There are also the evenings when I come home and write postcards, while vegetables are roasting in the oven. I've been on a broccoli, beet and cauliflower kick since I got here. Partly, I think it's the simplicity--olive oil, salt and pepper, 30 minutes in the oven (I can't say what temperature I'm roasting them at since the oven is not labeled, but I'm assuming it's 350 or higher) and voila!--and also partly the fact that, before I left Berkeley, I was reading Tamar Adler's beautifully written, no-nonsense An Everlasting Meal. Never again will boiling a chicken and making soft-boiled eggs sound so appealing.
I've also found myself taking respite from the cold in one of the many little hole-in-the-wall Indian restaurants, which you can find on almost every street. Over Saag Paneer, with my trusty little I "heart" Helsinki pen (when you want to write postcards and realize that you've left all of your pens in the library, you're more than willing to splurge 3 Euro on a cutesy pen), I polished off the first batch of cards. More are on their way!
But that niggling feeling of this being a temporary dream world persists. While organizing and labeling the images you took that day in the library, you stumble upon a picture taken from your summer travels: the pastry basket at NYC's VanDaag on the happy day of a college friend's wedding.
Or the night that, back when we first moved into the new apartment, the Greek made a lovely dinner of Roasted Red Pepper Polenta and set the fire alarm off no less than 3 times. In his defense, the couple who had lived there before us did not clean the oven.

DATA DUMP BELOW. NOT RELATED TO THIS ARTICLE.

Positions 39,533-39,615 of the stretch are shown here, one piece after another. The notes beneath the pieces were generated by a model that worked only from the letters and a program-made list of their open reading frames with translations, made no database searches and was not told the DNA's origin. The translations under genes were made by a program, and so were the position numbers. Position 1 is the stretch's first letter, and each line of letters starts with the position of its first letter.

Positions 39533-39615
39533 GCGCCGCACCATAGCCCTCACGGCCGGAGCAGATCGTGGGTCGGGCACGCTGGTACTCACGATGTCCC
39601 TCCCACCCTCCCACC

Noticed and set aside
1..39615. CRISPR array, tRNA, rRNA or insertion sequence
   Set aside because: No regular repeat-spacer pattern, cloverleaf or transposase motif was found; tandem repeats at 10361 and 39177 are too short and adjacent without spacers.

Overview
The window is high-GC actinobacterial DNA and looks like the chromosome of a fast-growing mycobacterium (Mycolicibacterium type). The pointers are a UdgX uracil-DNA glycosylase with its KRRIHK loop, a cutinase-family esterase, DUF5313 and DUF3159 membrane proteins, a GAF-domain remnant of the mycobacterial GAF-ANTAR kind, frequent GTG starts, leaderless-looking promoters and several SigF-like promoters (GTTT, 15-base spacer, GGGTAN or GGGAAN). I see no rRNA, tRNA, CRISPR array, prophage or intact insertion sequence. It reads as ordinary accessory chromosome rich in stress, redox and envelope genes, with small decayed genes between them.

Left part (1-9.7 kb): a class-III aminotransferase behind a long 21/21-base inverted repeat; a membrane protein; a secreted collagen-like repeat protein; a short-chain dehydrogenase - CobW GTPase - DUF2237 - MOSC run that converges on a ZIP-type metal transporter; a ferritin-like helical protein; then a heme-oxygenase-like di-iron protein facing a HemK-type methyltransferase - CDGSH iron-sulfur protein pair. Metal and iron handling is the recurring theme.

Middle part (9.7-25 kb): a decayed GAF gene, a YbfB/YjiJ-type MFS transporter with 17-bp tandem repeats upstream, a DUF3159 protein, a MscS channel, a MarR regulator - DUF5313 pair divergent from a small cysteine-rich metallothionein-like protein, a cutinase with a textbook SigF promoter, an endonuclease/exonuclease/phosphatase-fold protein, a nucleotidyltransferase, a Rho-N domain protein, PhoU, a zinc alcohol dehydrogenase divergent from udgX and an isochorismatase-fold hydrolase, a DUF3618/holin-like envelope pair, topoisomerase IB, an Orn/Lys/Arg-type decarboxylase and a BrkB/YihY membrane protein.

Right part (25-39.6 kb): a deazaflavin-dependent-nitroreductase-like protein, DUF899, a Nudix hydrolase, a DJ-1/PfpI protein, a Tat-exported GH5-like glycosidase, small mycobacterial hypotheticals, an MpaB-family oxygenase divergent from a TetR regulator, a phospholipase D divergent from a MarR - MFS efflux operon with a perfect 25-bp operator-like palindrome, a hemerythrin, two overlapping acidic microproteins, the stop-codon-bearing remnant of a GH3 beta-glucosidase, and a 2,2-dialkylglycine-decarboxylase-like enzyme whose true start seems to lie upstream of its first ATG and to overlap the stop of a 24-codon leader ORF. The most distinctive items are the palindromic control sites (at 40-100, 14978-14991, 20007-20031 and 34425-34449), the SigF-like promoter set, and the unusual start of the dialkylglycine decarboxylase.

Or my Hershey tin full of coffee beans, purchased at the favorite Cole Coffee in Oakland.
Or how, inspired by the archives of Pink of Perfection, a favorite blog, you made a Butternut Squash, Red Lentil and Chickpea Stew. My favorite part was the yogurt, lime and peanut topping.
Or the apartment itself, with the shimmery curtains and the rocking chair right next to the never-quite- hot-enough radiator.
And the breakfast table, ready for a stack of just made pancakes. Though 28, I love that "perfectly-perfect-in-every-way" Mary Poppins mug like no other. The only other mug that I like to use in the mornings is my "Katy, You're the Greatest" cup, which my mother bought for me back in 1984. A little dose of self-esteem in the mornings never hurts.
But don't get me wrong; I am savoring and enjoying my time here. If nothing else, this kind of distance helps you to see your life more clearly--to see how, maybe in writing those 68 pages, you were obsessing about all the wrong things, rather than striving for that oh so necessary healthy balance between life and work. It has also, incidentally, persuaded me to reopen the Twitter account (diningwithdusty) that I opened back in July and then almost promptly deleted because I couldn't get over the concept of "tweeting." Travel helps you to overcome your prejudices like nothing else. And this week my time in the library is going to be cut short by a trip to the Lapland, where I will ski for the first time in my life, as well as witness reindeer races. I will also probably have a reindeer burger--it may be a bit merciless, but it's true. And if nature is on my side, perhaps a glimpse of the northern lights will happen, too?